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The impact of percutaneous access on the outcomes of endovascular abdominal aortic aneurysm repair
Cassius Iyad N. Ochoa Chaar, MD, MS1, Laura A. Skrip, MPH2, Bart E. Muhs, MD, PhD1, Jeffrey E. Indes, MD1, Bauer E. Sumpio, MD, PhD1, Timur P. Sarac, MD1, Alan Dardik, MD, PhD3.
1Yale School of Medicine, New Haven, CT, USA, 2Yale School of Public Health, Department of Epidemiology of Microbial Diseases, New Haven, CT, USA, 3VA Connecticut Healthcare system, West Haven, CT, USA.

OBJECTIVES: Percutaneous access for endovascular abdominal aortic aneurysm repair (EVAR) is increasing in popularity despite controversial advantages derived mostly from case series. This is the first study to compare outcomes after percutaneous and open access for EVAR derived from a national vascular database.
METHODS: The American College of Surgeons NSQIP files targeting EVAR for the years 2011 and 2012 were reviewed. Two groups were selected for comparison based on EVAR access: totally percutaneous (PEVAR) and bilateral surgical cut down (SEVAR). Only procedures performed electively for asymptomatic aneurysm growth were included. Patients with fenestrated grafts were excluded, as well as patients undergoing concomitant procedures such as renal artery stenting. The outcomes of EVAR were examined and statistical comparison between the 2 groups was performed using SAS version 9.3.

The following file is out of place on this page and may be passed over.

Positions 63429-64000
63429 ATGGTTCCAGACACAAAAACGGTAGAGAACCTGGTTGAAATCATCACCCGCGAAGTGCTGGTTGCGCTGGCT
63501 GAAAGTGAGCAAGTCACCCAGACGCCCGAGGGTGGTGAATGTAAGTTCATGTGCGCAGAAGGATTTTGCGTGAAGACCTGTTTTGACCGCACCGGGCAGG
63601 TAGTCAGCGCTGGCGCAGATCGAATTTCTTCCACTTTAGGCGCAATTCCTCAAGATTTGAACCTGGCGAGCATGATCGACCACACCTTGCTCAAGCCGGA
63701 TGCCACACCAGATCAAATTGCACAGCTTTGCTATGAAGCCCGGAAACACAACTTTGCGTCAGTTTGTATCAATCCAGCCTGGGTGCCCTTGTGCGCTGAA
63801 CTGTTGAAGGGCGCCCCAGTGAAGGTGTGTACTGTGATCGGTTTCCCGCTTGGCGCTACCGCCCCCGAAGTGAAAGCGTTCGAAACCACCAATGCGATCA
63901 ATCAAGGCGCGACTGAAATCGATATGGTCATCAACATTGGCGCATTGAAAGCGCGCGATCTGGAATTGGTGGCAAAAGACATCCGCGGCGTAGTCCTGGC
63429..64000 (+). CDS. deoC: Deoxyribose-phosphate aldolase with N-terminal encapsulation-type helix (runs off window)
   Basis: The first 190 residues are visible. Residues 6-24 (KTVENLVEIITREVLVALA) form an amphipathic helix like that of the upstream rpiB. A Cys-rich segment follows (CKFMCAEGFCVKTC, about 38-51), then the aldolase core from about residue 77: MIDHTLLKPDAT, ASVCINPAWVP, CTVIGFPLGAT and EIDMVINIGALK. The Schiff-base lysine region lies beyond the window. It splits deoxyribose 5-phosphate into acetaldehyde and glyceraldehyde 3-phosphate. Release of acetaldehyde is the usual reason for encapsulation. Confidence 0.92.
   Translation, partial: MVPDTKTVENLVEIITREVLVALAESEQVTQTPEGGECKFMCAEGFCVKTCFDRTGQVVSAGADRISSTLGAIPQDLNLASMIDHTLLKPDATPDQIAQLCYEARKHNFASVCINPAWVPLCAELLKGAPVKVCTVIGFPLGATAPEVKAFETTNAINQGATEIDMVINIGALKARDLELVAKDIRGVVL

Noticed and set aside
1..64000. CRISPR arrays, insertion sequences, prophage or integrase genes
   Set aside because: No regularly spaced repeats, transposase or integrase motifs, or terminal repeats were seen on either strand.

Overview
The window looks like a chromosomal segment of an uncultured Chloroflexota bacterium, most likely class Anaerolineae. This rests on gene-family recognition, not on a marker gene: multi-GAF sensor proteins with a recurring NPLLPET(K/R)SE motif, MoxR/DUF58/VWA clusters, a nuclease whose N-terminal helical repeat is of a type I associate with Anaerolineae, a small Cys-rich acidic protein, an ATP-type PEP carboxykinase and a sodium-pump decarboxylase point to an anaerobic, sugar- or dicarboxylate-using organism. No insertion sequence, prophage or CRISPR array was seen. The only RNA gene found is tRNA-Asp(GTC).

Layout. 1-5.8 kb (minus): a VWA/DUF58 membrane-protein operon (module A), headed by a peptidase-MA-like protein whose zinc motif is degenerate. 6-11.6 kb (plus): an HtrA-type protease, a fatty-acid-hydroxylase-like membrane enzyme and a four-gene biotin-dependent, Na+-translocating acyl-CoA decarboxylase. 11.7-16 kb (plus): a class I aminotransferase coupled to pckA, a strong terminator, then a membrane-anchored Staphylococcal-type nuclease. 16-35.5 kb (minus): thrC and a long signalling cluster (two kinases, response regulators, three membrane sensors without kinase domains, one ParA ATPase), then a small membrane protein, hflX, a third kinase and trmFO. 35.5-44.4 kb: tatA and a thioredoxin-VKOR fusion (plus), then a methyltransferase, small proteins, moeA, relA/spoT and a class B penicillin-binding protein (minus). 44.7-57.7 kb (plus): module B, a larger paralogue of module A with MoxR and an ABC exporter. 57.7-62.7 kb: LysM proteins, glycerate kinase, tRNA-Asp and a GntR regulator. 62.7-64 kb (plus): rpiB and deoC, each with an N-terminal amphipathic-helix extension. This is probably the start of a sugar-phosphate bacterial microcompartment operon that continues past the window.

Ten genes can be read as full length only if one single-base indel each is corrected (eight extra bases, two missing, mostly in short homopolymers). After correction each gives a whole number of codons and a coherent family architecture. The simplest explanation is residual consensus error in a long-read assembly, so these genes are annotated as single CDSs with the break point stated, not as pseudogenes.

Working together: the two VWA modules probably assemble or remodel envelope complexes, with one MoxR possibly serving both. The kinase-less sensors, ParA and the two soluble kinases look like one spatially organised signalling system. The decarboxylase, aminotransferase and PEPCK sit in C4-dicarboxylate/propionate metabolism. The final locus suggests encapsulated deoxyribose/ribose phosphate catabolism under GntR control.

RESULTS: There were 918 SEVAR and 360 PEVAR. 5 patients had open cut down after failed percutaneous access. The open conversion rate was 1.4%. There was no statistical difference between the 2 groups in age (p=0.78), sex (p=0.98), or functional status (p=0.42). The comorbidities were comparable with respect to incidence of diabetes (p=0.651), hypertension (p=0.70), heart disease (p=0.99), smoking (0.08), morbid obesity (p=0.21), and renal failure (p=0.99). PEVAR was performed more frequently with local and regional anesthesia (PEVAR =8.1% vs SEVAR 3.7%, p=0.005). The total operating time was significantly decreased with percutaneous access (PEVAR = 124 ± 46 min vs SEVAR = 145 ± 76, p < 0.001). SEVAR patients had significantly more wound complications (SEVAR = 1.85% vs PEVAR =0.28%, p=0.033). There was no difference in mortality (p=0.515), lower extremity ischemia (p=0.999), aneurysm rupture (p =0.484), myocardial infarction (p=0.908), pneumonia (p=0.359), between the 2 groups. The time from operation to discharge (p = 0.391), the length of the ICU stay (0.936), and the discharge destination (p=0.500) were no different. There was no difference in 30-day readmission rate (p=0.969) or return to the OR (p= 0.368). (Table)
CONCLUSIONS: PEVAR is performed with low conversion rate to open access. Percutaneous access decreases operating time and wound complications of EVAR. These results justify the emerging trend of performing PEVAR, but its cost effectiveness remains to be determined.
Outcomes of PEVAR and SEVAR
p - value
wound complications17 (1.85%)1 (0.28%) 0.033
Myocardial infarction12 (1.31%)5 (1.39%)0.908
Aneurysm Rupture1 (0.11%)1 (0.28%)0.484
Low Extremity Ischemia6 (0.65%)2 (0.56%)0.999
Length of ICU Stay (days)1.71 ± 2.321.73 ± 1.800.936
Time from Operation to Discharge (days)2.35 ± 3.27
2.19 ± 2.89
Return to the OR26 (2.83%)7 (1.94%)0.368
Readmission15 (1.66%)6 (1.69%)0.969
Death (within 30 days)7 (0.76%)4 (1.11%)0.515

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